Many people advise against using this oil during pregnancy as some women have reported that they experienced heavier than normal menstrual flow after using this oil. However, according to Tisserand (2013), there is no sufficient report to support that this oil should not be used during pregnancy. We are all individual beings and tend to respond differently to even the same oil. Therefore, it’s your call as to whether you would like to use this oil or not during pregnancy (or even during menstruation!).Back to Tab
Now that we have looked at some oils that are NOT safe for use during pregnancy and/or breastfeeding, let’s look at some common and safe oils that can be used to address some issues that many pregnant women have.
Oh, don’t you hate that feeling? While many people may reach for Peppermint when they feel nauseous, actually Peppermint oil should be used with caution and only sparingly during pregnancy, because it contains a component that may cause liver toxicity if used excessively.
A safer oil that can be used to combat morning sickness is Ginger (Zingiber officinale). You may also want to add some citrus oils such as Lemon (Citrus limon), Sweet Orange (Citrus sinensis), Grapefruit (Citrus paradisi), etc. to the mix. The best way is to make a personal inhaler and carry it with you all the time. Take a sniff whenever you feel nauseous!
Some safe pain-relieving oils that you can use include Lavender (Lavandula angustifolia), Black Pepper (Piper nigrum), Copaiba (Copaifera officinalis), Petitgrain (Citrus aurantium var. amara), Lemon (Citrus limon), and Roman chamomile (Chamaemelum nobile), to name just a few. Consider adding 5-6 drops of any or a combination of the above oils to 30 ml of an unscented lotion and use it to gently massage your back.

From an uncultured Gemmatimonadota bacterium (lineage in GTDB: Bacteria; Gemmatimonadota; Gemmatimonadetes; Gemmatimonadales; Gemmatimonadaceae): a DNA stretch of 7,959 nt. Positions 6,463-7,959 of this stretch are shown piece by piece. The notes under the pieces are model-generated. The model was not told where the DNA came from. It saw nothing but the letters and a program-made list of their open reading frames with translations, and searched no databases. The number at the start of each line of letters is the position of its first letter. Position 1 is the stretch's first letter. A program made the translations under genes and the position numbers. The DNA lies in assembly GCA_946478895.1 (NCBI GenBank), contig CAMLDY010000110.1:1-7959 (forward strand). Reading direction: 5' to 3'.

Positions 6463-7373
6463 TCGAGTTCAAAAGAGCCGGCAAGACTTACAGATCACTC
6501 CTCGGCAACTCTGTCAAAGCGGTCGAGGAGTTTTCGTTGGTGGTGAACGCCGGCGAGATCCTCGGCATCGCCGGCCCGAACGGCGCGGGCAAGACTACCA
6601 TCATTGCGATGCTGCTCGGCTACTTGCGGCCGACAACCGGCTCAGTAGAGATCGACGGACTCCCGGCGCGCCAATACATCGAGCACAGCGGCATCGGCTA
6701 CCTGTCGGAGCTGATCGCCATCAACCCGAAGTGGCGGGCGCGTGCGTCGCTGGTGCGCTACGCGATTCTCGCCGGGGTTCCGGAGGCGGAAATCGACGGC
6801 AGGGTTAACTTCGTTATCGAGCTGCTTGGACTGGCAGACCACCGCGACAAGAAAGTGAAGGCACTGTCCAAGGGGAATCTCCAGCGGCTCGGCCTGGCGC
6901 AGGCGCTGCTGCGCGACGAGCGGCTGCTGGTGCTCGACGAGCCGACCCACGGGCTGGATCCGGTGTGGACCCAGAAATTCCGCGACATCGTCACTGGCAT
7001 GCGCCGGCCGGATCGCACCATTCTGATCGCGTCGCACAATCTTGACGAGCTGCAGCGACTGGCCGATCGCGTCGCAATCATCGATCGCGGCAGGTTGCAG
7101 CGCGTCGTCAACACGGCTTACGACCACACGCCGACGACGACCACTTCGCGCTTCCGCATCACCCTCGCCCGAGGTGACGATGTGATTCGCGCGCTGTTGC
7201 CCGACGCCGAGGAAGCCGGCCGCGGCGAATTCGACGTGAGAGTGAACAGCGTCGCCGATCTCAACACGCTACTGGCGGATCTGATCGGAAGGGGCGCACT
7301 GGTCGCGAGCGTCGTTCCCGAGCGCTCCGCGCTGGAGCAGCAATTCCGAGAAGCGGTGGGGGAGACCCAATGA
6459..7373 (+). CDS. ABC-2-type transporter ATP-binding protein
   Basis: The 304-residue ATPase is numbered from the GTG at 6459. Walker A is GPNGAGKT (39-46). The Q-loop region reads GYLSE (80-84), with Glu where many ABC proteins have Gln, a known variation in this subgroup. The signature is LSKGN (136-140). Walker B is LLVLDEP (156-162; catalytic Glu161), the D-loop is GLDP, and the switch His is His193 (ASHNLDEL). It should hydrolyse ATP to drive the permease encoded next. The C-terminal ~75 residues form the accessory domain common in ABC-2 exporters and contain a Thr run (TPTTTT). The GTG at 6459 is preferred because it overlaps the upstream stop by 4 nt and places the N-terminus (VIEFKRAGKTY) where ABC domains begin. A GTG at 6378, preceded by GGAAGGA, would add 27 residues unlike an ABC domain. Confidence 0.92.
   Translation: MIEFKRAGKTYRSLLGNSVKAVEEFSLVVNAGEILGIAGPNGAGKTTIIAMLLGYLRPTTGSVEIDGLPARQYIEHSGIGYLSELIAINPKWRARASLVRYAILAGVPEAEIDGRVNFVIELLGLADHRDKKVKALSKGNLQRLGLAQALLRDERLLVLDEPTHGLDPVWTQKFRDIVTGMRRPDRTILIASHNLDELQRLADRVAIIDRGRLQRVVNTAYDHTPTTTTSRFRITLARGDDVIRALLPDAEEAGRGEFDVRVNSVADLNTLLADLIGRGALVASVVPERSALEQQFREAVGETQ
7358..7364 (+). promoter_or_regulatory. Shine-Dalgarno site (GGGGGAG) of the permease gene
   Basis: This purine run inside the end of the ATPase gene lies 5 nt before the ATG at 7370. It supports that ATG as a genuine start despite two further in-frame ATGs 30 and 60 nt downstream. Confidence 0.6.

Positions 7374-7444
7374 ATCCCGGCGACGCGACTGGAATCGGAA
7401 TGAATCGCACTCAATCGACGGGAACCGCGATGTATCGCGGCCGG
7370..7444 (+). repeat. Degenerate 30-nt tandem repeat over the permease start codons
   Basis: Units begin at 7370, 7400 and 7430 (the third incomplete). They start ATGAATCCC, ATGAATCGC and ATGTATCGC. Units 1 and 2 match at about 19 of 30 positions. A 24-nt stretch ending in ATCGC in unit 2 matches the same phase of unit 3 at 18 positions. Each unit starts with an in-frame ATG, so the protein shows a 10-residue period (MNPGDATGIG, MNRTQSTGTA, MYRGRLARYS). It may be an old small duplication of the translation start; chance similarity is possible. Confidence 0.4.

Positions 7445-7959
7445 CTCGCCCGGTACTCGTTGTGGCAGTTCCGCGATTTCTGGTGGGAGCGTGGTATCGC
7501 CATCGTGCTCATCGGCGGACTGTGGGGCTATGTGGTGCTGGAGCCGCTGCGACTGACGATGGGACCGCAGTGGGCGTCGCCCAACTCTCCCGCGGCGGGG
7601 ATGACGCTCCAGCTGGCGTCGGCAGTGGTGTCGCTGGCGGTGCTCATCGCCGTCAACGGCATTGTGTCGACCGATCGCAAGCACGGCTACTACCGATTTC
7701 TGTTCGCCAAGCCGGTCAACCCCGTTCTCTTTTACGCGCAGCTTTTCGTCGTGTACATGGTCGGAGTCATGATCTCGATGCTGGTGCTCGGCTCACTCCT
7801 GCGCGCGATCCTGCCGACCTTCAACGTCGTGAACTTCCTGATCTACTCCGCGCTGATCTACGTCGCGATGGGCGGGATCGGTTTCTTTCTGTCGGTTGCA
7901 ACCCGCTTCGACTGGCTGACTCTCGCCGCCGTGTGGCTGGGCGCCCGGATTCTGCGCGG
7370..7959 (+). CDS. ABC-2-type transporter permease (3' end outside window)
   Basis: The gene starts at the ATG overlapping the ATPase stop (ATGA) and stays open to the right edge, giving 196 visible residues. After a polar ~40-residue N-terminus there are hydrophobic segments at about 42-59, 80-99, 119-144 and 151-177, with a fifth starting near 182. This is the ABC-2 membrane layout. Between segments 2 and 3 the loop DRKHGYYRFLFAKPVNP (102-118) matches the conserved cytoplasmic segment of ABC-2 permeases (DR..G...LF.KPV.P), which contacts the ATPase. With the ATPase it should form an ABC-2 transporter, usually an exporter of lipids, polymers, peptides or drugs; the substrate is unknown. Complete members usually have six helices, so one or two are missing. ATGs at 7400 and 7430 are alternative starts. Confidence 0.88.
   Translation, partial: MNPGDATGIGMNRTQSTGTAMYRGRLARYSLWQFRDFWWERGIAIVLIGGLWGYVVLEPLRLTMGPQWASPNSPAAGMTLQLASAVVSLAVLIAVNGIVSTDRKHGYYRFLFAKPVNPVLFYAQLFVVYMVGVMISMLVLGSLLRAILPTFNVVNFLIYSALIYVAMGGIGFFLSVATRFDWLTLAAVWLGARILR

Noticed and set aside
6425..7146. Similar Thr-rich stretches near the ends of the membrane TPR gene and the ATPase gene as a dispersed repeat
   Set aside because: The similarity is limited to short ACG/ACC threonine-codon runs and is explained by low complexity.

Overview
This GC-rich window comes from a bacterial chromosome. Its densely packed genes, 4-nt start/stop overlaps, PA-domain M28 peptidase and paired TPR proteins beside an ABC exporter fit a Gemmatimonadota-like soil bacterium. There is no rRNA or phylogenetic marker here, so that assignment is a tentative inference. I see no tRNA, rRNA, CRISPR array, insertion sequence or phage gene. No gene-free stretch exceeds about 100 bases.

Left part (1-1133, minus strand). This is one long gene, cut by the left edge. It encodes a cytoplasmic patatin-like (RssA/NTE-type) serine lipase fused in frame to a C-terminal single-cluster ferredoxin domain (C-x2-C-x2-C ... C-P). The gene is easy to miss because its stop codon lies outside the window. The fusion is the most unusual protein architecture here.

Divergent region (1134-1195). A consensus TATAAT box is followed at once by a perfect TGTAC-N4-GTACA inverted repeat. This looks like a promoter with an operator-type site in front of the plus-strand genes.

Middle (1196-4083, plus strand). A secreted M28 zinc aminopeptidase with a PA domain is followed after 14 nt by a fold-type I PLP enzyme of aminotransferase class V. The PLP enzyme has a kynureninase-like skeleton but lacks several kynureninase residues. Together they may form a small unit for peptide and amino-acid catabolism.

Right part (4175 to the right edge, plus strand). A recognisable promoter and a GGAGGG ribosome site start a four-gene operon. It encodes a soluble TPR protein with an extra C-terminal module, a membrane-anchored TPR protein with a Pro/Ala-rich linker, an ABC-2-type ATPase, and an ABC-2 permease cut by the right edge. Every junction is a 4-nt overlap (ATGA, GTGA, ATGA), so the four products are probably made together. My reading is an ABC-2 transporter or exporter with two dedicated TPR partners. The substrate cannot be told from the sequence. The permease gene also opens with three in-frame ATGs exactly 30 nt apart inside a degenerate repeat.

Having trouble falling asleep? Essential oils having calming and relaxing effects are excellent in helping you sleep better and deeper. Calming oils safe for use during pregnancy include Lavender, Bergamot, Neroli, Ylang Ylang, Sandalwood, Vetiver, to name a few.
Try diffusing some of these calming oils 30 minutes before bed. (Note: do not diffuse heavy oils such as Sandalwood and Vetiver as they may clog up your diffuser!)
Another way is to make a personal inhaler and keep it on your night stand so you can take a sniff before bed or when you wake up in the middle of the night.
Don’t have a diffuser or inhaler? No problem! You can simply put one or two drops of any of the oils above on a cotton ball or a piece of tissue and put it next to your pillow.
As your belly gets bigger, circulation is not as effective. Indeed, very often pregnant mothers experience swelling of the legs caused by water retention.
There are some good essential oils that are effective in venous decongesting, eliminating excess fluid, and improving circulation. For example, Cypress (Cupressus simpervirens), Juniper Berry (Juniperus communis), Lemon (Citrus limon), Grapefruit (Citrus paradisi), and Black Pepper (Piper nigrum).
Add 5-6 drops of some of the above oils to 30 ml of jojoba oil and use it to gently massage your legs.
First the bad news, stretch marks are not easy to prevent and get rid of. Studies show that olive oil, almond oil, and cocoa butter are all ineffective (Tisserand, 2014). But the good news is, we can still use certain oils (essential and vegetable oils) to control the marks somewhat.
Try this combination of oils and see if it works for you:
Mix well and use it to massage the belly 2 times a day.
Being pregnant can be stressful to say the least! Fortunately, quite a few safe essential oils can be used to help reduce stress and anxiety.
Common oils such as Lavender, Roman Chamomile, Neroli, Ylang Ylang, Cedarwood, Sandalwood, etc. are great stress busters. Use these oils in an inhaler, diffuser, or make a massage oil blend to get rid of the stress and just relax!Back to Tab